The city’s School Construction Authority (SCA) needed the Council’s final ruling in order to go through with plans to build a new elementary school at the site of the Keil Bros. Garden Center and Nursery.

Owners of the popular garden center sold their 210-11 48th Avenue property to the city for an undisclosed amount earlier this year.

The City Council approved the application last Thursday, with only Queens legislators Mark Weprin and Peter Vallone Jr. voting no.

“I had opposed the school because I didn’t think it was the best site for a school to begin with,” Weprin said. “I wasn’t even convinced about the need for the school.”

Nearby homeowners said the 456-seat institution would destroy their quality of life, worsen parking and traffic and lead to dangerous crossing conditions for students.

The contentious plan even led to two rowdy residents threatening SCA officials in May, when the proposal was first presented to the public at a heated Community Board 11 meeting.

The board had just shot down the application in an advisory vote when a male resident threatened to break an SCA representative’s legs and a woman allegedly followed another official in a car, The Courier reported.

“The community is very much against it,” Weprin said. “The Department of Education decided we needed a school there. I haven’t met anybody in the community who is dying to have a school there.”

But many local educators who support the plan said the new school would relieve heavy congestion in the district’s 21 elementary schools. At least three schools have had to put classrooms in space originally meant for libraries or music rooms, according to Susan Seinfeld, district manager of CB 11.

The SCA said its site selection process began in 2008. The authority honed in on the Bayside location this April. The DOE did not comment on when construction would begin.

Meanwhile, a battle still brews between the district’s state senator and its new councilmember.

State Senator Tony Avella claims Councilmember-elect Paul Vallone snubbed the community by supporting the proposal behind closed doors.

Vallone, who does not cast a Council vote until January, has “never voiced support for the school site,” his spokesperson said.

“Tony must not have gotten the memo — he’s not the councilman anymore,” said spokesperson Austin Finan. “Moving forward, Paul Vallone will not be responding to the lies perpetuated by Senator Avella who has clearly demonstrated he is more focused on personal vendettas than he is the future of northeast Queens.”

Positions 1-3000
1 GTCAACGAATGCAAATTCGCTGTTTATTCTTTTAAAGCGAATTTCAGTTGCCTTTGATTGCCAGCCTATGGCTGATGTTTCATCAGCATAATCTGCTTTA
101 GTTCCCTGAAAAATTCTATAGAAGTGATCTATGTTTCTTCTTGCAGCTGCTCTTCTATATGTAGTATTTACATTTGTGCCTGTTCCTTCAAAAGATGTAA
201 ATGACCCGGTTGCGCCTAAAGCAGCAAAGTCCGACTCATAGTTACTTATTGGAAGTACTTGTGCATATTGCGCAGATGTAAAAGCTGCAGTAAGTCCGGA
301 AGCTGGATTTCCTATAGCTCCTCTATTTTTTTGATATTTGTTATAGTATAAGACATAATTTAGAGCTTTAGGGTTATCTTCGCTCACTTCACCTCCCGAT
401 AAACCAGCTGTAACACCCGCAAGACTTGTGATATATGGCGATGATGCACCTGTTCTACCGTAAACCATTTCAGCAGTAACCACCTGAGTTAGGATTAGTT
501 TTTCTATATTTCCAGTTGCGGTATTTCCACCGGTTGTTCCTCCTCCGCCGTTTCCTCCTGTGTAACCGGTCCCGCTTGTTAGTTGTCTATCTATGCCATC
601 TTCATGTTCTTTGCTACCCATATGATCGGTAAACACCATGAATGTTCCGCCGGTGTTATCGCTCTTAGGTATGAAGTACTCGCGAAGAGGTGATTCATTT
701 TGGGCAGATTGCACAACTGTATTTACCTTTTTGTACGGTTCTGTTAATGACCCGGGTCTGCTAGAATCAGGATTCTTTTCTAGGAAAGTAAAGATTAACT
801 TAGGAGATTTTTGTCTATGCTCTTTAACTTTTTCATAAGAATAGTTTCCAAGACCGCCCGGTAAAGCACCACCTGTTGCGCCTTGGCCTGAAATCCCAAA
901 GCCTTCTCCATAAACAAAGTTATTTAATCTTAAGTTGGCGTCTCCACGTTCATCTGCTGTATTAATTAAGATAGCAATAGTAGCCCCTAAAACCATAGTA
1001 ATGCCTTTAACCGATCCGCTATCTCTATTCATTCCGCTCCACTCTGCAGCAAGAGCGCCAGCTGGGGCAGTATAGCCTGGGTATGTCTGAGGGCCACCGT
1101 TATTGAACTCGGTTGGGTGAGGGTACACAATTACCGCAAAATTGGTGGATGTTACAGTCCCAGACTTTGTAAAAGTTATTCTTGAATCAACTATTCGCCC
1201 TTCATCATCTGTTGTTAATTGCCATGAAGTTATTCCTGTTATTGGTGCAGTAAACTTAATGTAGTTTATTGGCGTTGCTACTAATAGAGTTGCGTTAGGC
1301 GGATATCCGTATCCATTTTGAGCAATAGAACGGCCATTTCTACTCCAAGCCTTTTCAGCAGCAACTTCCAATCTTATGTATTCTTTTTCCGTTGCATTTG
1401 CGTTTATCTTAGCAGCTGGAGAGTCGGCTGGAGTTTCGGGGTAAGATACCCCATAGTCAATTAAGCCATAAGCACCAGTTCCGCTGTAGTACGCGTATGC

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New schools to ease overcrowding in western Queens


| aaltamirano@queenscourier.com

Renderings courtesy of SCA

Two new schools will help alleviate overcrowding in Jackson Heights and Corona in the next two years, according to the School Construction Authority (SCA).

The first school, P.S. 287, is scheduled to debut this September at 110-08 Northern Boulevard in Corona. Located in District 24, the four-story building will serve pre-K through fifth grade and have a 420 student capacity, said the SCA.

I.S. 297 will be completed by September 2014 at 33-55 74th Street in Jackson Heights as part of District 30. The school is expected to have four floors, serve sixth through eighth grade and have a 400 student capacity.

“These two new schools, together with the ground we broke on the addition to P.S. 70, will go a long way towards easing overcrowding in western Queens schools. But, there is still more work to be done,” said Councilmember Peter F. Vallone Jr.

District 30 has been in need of more schools to keep up with a growing population, school leaders said.

“The more crowded it is, the harder it is to get things done, even with parents picking their kids up,” said Isaac Carmignani, co-president of the District 30 Community Education Council. “Anytime we get seats, anytime we get schools, it’s good for us. We’re grateful for anything that we are given.”

Overcrowding has also been a problem in District 24 as school construction failed to keep up with the growing population of families, especially new immigrants looking to make the neighborhoods in the district their home, according to InsideSchools.org.

“I have been in constant contact with the Department of Education to ensure that a comprehensive plan is established to address the overcrowding in my district,” said Councilmember Julissa Ferreras.

Last March, the department announced it would add 6,000 new school seats over the next two years in order to ease overcrowding in the borough.

According to the SCA, along with the brand-new school buildings, P.S. 287 will have two playgrounds at the back of the school. I.S. 297’s playground will be located on land purchased by the city across the street from the school.

 

I.S. 297 rendering